South Carolina property owners who rent their homes to vacationers will face more tax-related scrutiny under one new state law, but some could see big tax savings under another new law.
The impacts will mostly play out in beach communities where such rental properties are plentiful.
The added scrutiny, which could come with new fines and penalties, involves the sales and accommodations taxes that property owners must collect if they rent out their homes. On Isle of Palms, for example, seven different sales and accommodations taxes add 12.5 percent to the rental cost, and town administrator Linda Tucker said it's challenging to make sure the taxes are properly collected and reported.
"It has been a struggle, over the years, to reconcile the numbers," she said. "The Fairness in Lodging Act, we were very happy to see that go through."
The Fairness in Lodging Act allows municipalities to create penalties for failure to collect accommodations taxes and requires the S.C. Department of Revenue to share more information with towns and cities that could help identify property owners that aren't following the rules.
The information, Tucker said, will also help towns sort out problems that can happen when the taxes are collected, but are turned over to the wrong government.
Another new law could mean large tax savings for some property owners, those who rent out their residences to vacationers for most of the summer. People in South Carolina can now rent out their homes for up to 72 days yearly while still paying property taxes at the "owner-occupied" rate.
Previously, homes rented for more than 14 days were taxed at commercial property rates, which can roughly triple property tax bills.
"I think the number of people who would fall in that category, of living in their home most of the year and renting it out for some weeks, is pretty small right now," Tucker said.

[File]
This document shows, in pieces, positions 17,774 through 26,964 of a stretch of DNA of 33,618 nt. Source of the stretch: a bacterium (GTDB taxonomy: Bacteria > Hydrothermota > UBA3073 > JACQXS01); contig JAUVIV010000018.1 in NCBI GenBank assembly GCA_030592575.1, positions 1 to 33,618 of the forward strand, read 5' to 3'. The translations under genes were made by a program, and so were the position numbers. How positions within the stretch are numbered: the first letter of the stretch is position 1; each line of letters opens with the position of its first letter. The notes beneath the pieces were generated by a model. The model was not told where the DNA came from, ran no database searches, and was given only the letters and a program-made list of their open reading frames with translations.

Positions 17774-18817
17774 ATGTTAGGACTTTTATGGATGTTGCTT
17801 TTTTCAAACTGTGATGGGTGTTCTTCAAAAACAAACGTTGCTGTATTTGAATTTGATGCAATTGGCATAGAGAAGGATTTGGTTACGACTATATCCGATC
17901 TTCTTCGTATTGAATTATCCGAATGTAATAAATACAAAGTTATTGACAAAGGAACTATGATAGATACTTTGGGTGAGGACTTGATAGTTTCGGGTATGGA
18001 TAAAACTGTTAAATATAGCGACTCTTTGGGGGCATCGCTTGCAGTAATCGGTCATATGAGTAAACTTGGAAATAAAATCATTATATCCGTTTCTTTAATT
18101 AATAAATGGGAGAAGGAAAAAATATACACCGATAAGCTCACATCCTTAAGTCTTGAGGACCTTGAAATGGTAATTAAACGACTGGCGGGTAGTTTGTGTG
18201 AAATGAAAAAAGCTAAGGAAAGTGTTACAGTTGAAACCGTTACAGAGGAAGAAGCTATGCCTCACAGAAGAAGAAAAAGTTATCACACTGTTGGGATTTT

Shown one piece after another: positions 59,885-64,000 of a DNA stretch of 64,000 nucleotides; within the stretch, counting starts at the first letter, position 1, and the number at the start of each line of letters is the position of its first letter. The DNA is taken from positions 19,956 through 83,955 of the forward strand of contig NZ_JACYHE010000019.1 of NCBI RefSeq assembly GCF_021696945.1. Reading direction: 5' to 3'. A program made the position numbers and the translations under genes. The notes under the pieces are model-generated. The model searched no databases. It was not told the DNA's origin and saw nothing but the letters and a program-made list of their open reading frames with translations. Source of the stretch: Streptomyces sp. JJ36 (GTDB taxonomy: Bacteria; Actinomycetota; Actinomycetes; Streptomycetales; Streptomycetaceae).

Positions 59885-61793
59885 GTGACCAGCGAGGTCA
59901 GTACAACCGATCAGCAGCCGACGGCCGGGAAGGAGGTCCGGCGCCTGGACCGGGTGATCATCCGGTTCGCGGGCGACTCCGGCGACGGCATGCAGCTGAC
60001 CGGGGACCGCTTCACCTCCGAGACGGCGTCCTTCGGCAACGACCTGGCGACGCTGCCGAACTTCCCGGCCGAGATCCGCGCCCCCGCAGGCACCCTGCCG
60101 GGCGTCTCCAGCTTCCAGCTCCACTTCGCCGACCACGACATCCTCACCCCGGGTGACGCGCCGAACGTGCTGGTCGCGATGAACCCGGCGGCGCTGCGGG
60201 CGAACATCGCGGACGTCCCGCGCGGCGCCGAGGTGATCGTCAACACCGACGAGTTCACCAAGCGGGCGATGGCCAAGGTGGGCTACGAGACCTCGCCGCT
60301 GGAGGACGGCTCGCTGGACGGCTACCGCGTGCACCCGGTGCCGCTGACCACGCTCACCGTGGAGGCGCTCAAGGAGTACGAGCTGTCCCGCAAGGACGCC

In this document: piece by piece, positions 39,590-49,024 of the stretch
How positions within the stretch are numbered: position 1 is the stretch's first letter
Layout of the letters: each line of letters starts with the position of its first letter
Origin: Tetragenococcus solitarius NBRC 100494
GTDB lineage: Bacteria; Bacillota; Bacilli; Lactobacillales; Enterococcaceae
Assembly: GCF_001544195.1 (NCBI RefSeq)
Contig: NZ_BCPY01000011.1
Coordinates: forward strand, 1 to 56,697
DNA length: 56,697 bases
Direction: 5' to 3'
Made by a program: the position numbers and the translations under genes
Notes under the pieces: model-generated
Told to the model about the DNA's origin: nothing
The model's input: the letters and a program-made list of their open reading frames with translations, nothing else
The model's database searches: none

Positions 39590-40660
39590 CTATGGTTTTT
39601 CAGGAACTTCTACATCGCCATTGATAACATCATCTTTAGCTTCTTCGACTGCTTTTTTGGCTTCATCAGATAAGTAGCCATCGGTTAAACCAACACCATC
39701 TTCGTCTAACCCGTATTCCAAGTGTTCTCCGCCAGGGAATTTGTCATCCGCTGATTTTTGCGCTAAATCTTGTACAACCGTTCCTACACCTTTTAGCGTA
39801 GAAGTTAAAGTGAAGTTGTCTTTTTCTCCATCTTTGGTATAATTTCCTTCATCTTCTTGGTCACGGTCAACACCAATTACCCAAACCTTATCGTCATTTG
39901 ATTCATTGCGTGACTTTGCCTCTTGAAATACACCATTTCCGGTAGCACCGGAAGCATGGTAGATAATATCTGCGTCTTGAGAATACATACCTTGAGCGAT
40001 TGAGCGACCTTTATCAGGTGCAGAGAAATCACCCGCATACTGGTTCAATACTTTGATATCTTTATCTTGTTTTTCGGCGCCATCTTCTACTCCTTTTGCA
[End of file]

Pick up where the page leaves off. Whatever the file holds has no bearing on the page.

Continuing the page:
Lawmakers supporting the law said some homeowners needed the ability to rent out their homes for the summer, without taking a property tax hit, because they needed rental income to pay the high insurance and tax costs associated with homes at the beach.
Charleston County Assessor Toy Glennon said property owners who rent out their residences for 72 days or less should immediately file the paperwork to claim the "owner-occupied" tax rate. Property owners need to apply for the low tax rate, and prove that the property is their primary residence.
"We will have a process and strategy in place for identifying as many affected owners as possible within a few weeks," she said. "In the meantime, if an owner has been denied legal residence (tax rates) due to renting more than 14 days, they can certainly reapply, and should do so as soon as possible."
Someone who rented out their home for more than 14 days last year would continue to be taxed as if they own a commercial property until they file an application for the lower tax rate.
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